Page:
“We made a mistake here and we apologize. Our automated system allowed an ad promoting hate. Against our policy. We did a retro and fixed!” — Twitter CEO Jack Dorsey, tweeting (of course) an apology after Twitter accidentally displayed a promoted ad from a white supremacist group. Oops.
- Still going strong…major U.S. indexes drifted slightly higher Thursday, as Fed Chair Janet Yellen said an interest rate hike could happen “relatively soon“
- U.S. housing starts, an indicator of an improving housing market, rose a whopping 25.5% from September, the fastest pace since 2007—sending homebuilding stocks soaring higher
Tesla X SolarCity: It’s Go Time
…The controversial Elon Musk merger extravaganza was approved by the shareholders of both companies yesterday. Usually shareholder votes to approve mergers are NBD, but this one carried greater weight. Why? We all knew SolarCity (+1.86% after hours) shareholders would give the green light—the solar panel maker has a ton of debt and is struggling financially, which is why many saw Tesla’s (+0.55% after hours) $2.1 billion buyout offer as more of a bailout. Yet Tesla shareholders also overwhelmingly voted for the deal—85%, to be exact—showing that perhaps they bought into Musk’s vision of an all-in-one sustainable energy powerhouse. If there’s one thing we’ve learned over the years, it’s this: don’t bet against Musk.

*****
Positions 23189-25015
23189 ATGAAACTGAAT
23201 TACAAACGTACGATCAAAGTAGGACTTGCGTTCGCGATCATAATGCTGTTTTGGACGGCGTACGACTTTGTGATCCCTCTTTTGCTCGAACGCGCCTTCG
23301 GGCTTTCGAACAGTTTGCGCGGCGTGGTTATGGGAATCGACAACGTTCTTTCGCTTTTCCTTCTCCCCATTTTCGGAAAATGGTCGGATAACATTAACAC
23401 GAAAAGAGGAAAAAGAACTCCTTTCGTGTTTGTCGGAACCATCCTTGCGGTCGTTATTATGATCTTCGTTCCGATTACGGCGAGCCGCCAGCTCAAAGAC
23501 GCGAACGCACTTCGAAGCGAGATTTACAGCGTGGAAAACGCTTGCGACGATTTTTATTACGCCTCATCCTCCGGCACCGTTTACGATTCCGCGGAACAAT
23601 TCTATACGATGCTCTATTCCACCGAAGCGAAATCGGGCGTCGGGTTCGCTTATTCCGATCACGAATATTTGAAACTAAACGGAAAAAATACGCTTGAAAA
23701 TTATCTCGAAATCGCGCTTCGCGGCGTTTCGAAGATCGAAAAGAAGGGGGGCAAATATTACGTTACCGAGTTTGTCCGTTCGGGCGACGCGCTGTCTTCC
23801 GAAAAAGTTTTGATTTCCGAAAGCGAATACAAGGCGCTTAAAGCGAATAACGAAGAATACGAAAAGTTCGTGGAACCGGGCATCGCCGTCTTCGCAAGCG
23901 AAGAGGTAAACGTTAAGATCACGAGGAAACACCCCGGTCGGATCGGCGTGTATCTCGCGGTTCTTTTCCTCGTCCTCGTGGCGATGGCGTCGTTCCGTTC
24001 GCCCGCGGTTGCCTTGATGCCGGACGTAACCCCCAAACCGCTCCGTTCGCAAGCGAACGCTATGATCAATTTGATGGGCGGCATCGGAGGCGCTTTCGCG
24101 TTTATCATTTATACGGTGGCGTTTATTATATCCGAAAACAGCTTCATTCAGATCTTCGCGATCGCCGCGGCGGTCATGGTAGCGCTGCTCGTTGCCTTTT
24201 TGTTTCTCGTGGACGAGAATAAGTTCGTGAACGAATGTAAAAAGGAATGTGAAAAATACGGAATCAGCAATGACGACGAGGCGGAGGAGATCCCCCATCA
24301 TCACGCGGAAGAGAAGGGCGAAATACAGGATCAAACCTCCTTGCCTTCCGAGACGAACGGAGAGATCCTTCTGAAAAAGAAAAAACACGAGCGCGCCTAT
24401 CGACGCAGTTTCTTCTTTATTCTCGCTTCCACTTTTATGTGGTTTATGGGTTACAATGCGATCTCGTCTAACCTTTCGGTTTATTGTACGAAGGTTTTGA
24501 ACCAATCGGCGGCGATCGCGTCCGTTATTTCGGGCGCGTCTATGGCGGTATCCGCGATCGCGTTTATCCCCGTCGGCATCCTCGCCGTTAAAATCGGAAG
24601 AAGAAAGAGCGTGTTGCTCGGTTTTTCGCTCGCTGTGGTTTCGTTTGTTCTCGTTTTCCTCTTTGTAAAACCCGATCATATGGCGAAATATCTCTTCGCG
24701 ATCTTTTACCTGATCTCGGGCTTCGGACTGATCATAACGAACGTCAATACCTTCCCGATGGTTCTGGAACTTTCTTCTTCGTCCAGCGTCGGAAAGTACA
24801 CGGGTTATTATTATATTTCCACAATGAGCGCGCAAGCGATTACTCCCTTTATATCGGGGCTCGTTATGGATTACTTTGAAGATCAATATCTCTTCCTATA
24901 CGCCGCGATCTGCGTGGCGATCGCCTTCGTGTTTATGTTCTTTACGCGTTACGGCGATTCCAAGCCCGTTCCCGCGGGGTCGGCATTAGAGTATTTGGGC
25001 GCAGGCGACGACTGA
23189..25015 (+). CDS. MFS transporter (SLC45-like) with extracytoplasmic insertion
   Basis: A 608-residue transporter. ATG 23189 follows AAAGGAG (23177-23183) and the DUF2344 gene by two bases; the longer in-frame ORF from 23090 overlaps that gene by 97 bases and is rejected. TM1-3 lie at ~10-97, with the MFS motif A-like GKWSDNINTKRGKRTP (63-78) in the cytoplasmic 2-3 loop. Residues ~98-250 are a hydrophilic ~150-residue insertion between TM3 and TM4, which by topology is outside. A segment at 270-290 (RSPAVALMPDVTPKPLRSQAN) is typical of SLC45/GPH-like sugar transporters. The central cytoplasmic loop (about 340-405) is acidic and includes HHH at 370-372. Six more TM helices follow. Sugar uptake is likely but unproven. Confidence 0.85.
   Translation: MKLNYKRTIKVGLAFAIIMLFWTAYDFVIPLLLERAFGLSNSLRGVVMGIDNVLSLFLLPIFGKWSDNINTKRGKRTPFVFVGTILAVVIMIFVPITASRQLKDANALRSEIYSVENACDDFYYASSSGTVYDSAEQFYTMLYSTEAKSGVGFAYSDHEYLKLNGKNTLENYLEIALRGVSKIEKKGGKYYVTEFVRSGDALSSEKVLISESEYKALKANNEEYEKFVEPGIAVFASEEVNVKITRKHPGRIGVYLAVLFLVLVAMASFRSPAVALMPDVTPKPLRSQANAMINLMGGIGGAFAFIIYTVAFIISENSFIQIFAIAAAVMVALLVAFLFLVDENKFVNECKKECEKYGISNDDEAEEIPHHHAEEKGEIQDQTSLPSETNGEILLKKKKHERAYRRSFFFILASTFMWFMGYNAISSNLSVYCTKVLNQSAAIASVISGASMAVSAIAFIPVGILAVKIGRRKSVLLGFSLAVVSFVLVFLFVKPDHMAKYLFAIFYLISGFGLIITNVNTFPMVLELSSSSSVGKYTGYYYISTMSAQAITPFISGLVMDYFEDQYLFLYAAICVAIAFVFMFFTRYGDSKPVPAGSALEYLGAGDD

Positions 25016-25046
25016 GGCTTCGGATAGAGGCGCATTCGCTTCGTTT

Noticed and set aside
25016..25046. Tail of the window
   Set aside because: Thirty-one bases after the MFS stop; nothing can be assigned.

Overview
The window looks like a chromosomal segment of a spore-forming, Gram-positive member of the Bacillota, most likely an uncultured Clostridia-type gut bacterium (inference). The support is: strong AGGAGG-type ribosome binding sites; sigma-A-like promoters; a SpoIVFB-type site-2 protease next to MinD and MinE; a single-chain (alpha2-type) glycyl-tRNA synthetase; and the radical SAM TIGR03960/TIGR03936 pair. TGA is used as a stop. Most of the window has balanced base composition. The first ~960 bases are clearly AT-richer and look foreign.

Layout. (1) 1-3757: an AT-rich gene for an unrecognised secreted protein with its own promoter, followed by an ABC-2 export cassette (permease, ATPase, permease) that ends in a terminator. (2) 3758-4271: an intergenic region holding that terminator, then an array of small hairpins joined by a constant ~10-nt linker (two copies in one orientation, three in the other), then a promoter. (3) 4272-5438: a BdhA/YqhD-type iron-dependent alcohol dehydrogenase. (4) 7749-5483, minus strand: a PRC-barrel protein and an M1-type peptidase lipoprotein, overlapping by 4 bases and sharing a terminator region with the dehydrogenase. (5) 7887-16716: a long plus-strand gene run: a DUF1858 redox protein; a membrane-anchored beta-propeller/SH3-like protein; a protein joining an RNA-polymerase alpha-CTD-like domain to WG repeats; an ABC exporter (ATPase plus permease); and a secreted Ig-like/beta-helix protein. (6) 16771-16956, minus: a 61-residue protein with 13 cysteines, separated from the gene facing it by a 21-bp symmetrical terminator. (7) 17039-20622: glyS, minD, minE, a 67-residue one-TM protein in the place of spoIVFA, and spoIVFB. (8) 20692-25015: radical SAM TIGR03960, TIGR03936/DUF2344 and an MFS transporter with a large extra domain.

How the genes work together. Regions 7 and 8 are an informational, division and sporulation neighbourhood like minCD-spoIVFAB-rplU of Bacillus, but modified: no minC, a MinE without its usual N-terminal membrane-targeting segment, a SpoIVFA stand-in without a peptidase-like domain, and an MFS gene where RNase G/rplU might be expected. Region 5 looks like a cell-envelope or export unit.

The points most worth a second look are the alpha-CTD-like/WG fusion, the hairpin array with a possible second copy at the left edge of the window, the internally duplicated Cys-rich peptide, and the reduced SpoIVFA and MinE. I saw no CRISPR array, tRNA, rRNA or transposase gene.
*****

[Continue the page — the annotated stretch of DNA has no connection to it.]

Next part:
A Slap In the Face
…For JP Morgan Chase (+0.80%) as it was hit with a $264 million fine. Not good. The bank was accused of bribery and corruption in its hiring and internship tactics in China. What that actually meant: hiring children of leading Chinese businessmen and investors, not all of whom were particularly qualified. Very sneaky, but not sneaky enough: the settlement follows a three-year investigation into the institution and is bound to set a precedent for crackdowns on big banks. So, were those interns worth $264 million?
Walmart Falls Short